In today’s fast-paced and hectic modern world, the Lost Art of Slow Travel has merely become one more thing that we must squeeze into our already full calendars. Our goal is to cross as many items as possible off of a lengthy bucket list, and as a result, our social media feeds are becoming increasingly clogged as we race from one location to the next. The custom of traveling in a leisurely manner and fully immersing oneself in the experience has, for some reason, fallen out of favor.
When I was younger, the need to complete nation counters and see attractions was something that captivated me. When I arrived in Paris, I would immediately make arrangements for a day trip to Versailles, and I would seldom ever take the time to simply enjoy the city itself. Each one simply served as a checkbox that needed to be ticked off before moving on to the next place. My recollections are a blurry mix of hastily taken selfies and weary collapses into hotel mattresses.
After returning home from a Lost Art of Slow Travel by myself, I realized how much I needed to slow down. I had planned ahead and scheduled a peaceful week in a quaint seaside village in Portugal. I was by myself, so I gave in to a new beat that I had been listening to. While the sun rose over the water in the mornings, I would sit on my balcony and write in my journal while I watched the fishermen bring in their catch. Evenings were perfect for taking leisurely strolls around the cobblestone streets under a night sky that was a deep purple. It was beneficial to have conversations with locals, and there was no longer any need to hurry.
Simply embarking on this one trip was all it took to open my eyes to the plethora of benefits that come with traveling in the here and now. I started planned my vacations in such a way that I would spend more time in a smaller number of different locations during the course of my travels. The busy weekend I spent flying through six different countries was more than made up for by the four tranquil days I spent in Edinburgh. It is impossible to get a good feel for the delicate beauty of Kyoto unless one stays in the city for a longer period of time rather than going to Osaka. The plan for each day’s activities was open to a variety of permutations.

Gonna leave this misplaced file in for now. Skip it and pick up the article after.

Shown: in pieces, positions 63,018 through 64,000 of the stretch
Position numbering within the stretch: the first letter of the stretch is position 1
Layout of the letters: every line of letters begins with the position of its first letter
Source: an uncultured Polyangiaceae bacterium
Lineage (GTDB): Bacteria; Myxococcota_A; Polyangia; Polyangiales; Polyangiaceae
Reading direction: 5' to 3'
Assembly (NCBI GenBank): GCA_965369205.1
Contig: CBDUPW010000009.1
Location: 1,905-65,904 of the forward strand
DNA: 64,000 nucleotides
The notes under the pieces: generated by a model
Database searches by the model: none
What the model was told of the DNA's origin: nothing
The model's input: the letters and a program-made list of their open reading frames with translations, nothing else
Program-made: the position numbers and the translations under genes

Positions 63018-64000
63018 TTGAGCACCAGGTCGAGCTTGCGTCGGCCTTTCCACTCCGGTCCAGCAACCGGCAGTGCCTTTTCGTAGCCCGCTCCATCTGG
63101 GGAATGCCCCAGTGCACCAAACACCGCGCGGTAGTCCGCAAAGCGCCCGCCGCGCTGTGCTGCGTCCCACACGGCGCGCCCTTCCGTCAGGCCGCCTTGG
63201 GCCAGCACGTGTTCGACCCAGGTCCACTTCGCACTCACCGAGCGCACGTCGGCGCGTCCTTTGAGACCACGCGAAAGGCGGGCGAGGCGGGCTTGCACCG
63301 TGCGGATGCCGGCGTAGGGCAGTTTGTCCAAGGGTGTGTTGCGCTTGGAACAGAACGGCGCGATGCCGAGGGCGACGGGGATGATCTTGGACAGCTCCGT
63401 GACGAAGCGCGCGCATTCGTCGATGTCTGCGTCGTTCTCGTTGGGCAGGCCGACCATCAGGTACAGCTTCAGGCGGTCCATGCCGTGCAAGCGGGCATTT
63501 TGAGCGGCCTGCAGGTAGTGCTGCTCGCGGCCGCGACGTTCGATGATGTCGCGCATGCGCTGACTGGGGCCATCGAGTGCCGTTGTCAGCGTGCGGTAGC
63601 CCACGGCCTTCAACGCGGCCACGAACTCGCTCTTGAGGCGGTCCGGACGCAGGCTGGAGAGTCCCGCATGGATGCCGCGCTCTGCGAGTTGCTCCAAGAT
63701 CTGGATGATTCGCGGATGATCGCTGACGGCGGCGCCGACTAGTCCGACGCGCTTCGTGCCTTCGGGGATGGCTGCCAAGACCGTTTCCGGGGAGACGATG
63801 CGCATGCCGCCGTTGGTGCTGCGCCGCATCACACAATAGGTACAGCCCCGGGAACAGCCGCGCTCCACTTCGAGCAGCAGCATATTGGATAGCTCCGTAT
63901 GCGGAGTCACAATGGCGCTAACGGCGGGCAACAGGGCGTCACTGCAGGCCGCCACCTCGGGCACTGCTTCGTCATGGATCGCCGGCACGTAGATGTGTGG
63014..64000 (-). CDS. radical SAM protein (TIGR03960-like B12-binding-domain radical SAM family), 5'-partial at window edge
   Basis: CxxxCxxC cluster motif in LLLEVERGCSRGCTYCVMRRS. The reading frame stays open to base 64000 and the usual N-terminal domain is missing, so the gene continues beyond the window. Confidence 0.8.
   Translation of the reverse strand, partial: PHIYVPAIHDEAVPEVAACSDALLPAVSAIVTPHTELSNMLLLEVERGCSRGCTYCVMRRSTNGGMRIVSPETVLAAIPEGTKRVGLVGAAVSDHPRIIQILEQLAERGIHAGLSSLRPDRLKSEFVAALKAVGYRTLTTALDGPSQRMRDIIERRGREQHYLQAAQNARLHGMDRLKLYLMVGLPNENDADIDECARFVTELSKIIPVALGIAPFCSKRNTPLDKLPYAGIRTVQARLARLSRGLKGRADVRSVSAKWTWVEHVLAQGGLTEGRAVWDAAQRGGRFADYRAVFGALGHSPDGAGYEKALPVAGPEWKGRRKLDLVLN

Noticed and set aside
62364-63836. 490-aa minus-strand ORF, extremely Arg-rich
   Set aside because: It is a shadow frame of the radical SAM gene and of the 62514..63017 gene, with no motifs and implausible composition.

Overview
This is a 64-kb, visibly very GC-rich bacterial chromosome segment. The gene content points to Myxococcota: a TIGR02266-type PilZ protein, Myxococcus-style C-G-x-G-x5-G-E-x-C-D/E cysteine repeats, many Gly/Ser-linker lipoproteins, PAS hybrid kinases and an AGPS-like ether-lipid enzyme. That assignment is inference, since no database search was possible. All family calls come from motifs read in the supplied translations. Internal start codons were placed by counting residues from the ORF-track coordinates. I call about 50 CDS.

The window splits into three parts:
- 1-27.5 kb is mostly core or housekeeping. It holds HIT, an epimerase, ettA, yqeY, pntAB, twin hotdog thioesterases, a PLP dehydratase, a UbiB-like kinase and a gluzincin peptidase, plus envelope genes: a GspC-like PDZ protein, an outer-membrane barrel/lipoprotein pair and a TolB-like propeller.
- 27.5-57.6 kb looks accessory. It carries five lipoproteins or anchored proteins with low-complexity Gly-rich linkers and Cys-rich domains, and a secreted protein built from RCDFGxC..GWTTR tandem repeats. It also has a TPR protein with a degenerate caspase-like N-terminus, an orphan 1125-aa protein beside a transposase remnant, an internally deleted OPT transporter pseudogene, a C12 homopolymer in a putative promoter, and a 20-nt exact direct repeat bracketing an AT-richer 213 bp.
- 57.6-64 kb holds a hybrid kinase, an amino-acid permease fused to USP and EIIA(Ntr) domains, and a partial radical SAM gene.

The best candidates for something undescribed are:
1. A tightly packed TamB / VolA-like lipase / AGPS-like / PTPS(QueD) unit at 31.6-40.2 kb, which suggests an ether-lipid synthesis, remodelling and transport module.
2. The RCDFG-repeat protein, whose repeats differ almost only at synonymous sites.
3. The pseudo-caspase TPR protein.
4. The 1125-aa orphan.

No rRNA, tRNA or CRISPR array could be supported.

Lost Art of Slow Travel: Sightseeing
Sightseeing eventually turns into an experience with enough time spent traveling. When you interact with a place, rather than just its stereotypes, you experience the place’s genuine character. the enjoyment of cuisine, the exploration of new territories, and the participation in cultural activities. When you travel, it’s less about ticking off Boxall’s list of sights and more about uncovering the essence of the places you visit.
Undoubtedly, there is a time and a place for maintaining a hectic routine. But do include time in your calendar for holidays where you can relax and take in the sights without feeling rushed. Instead of creating rigid schedules, you should let the days flow as they naturally should. Maintain an open mind and a sense of wonder about new events. It is more important to engage visitors than to visit a large number of sites.
In our hectic lives, vacations ought to be restorative rather than taxing on our bodies and minds. Regain the ability to go at your own pace and enjoy yourself. Allow yourself to be transformed by the abundance of the surrounding environment. Instead of just passing through the area on your way to wherever you are going next, make it a point to stay there for a while.
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